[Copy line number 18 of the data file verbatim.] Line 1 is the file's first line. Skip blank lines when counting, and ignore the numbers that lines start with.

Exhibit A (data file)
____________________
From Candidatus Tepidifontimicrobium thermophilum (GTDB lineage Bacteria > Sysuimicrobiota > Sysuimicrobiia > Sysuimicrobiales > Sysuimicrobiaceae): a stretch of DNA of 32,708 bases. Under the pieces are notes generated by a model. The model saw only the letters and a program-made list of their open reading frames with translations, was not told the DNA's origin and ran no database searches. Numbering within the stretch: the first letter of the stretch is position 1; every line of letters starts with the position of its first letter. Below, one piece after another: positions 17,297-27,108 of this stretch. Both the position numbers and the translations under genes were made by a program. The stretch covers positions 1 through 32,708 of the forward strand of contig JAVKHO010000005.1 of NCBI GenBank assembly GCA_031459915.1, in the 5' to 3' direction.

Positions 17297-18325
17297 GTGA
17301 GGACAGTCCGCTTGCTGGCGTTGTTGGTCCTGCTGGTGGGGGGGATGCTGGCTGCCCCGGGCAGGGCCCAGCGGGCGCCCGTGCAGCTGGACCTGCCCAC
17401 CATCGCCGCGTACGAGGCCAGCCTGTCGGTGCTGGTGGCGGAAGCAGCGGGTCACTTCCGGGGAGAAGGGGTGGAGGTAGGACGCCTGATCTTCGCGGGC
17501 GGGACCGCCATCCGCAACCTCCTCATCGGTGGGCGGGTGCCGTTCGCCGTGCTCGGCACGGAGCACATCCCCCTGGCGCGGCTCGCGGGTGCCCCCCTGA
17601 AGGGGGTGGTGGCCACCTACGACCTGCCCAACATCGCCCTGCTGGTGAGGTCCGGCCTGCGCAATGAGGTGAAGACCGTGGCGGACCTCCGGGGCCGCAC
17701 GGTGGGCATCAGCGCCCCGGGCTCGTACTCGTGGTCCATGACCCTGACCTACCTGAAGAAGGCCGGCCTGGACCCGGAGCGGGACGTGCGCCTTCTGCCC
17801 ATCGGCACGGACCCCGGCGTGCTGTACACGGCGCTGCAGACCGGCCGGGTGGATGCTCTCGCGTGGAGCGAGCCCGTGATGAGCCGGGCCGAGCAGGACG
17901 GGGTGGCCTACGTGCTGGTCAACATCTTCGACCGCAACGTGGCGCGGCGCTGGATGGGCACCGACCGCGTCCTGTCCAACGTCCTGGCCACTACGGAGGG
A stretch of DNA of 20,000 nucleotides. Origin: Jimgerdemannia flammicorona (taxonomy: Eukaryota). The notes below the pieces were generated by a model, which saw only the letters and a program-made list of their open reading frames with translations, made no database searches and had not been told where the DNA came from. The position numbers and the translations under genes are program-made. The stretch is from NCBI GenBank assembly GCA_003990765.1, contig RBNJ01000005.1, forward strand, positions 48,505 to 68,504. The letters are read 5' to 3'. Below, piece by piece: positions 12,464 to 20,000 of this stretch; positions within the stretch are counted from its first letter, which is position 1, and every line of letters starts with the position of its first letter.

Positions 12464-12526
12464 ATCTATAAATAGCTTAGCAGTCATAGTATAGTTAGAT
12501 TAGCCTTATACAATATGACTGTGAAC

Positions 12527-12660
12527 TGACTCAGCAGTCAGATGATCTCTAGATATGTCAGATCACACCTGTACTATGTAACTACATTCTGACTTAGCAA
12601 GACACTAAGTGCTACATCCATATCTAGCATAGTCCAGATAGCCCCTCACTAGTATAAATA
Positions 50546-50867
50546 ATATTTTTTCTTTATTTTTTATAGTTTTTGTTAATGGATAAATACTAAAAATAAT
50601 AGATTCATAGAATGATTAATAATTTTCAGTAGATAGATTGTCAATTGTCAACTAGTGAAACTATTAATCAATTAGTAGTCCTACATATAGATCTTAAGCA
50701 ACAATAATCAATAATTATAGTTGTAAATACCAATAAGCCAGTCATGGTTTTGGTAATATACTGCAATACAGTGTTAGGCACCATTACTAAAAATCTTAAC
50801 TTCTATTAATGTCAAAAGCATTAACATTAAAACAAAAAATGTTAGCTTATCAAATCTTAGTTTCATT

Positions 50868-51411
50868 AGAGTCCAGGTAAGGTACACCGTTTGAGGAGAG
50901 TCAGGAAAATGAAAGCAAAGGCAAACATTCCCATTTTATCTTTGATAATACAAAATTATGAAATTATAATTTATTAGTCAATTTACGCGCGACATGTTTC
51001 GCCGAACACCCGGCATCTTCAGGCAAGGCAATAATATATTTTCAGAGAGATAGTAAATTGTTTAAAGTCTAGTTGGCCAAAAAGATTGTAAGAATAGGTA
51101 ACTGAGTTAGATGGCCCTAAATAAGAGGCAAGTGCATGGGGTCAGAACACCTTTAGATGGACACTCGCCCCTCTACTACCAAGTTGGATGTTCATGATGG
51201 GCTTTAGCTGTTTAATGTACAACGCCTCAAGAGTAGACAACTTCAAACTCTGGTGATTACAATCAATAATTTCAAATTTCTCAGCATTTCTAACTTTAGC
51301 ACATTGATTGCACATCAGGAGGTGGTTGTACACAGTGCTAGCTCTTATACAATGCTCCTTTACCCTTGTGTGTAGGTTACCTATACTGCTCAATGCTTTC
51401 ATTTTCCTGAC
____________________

Positions 50546-50867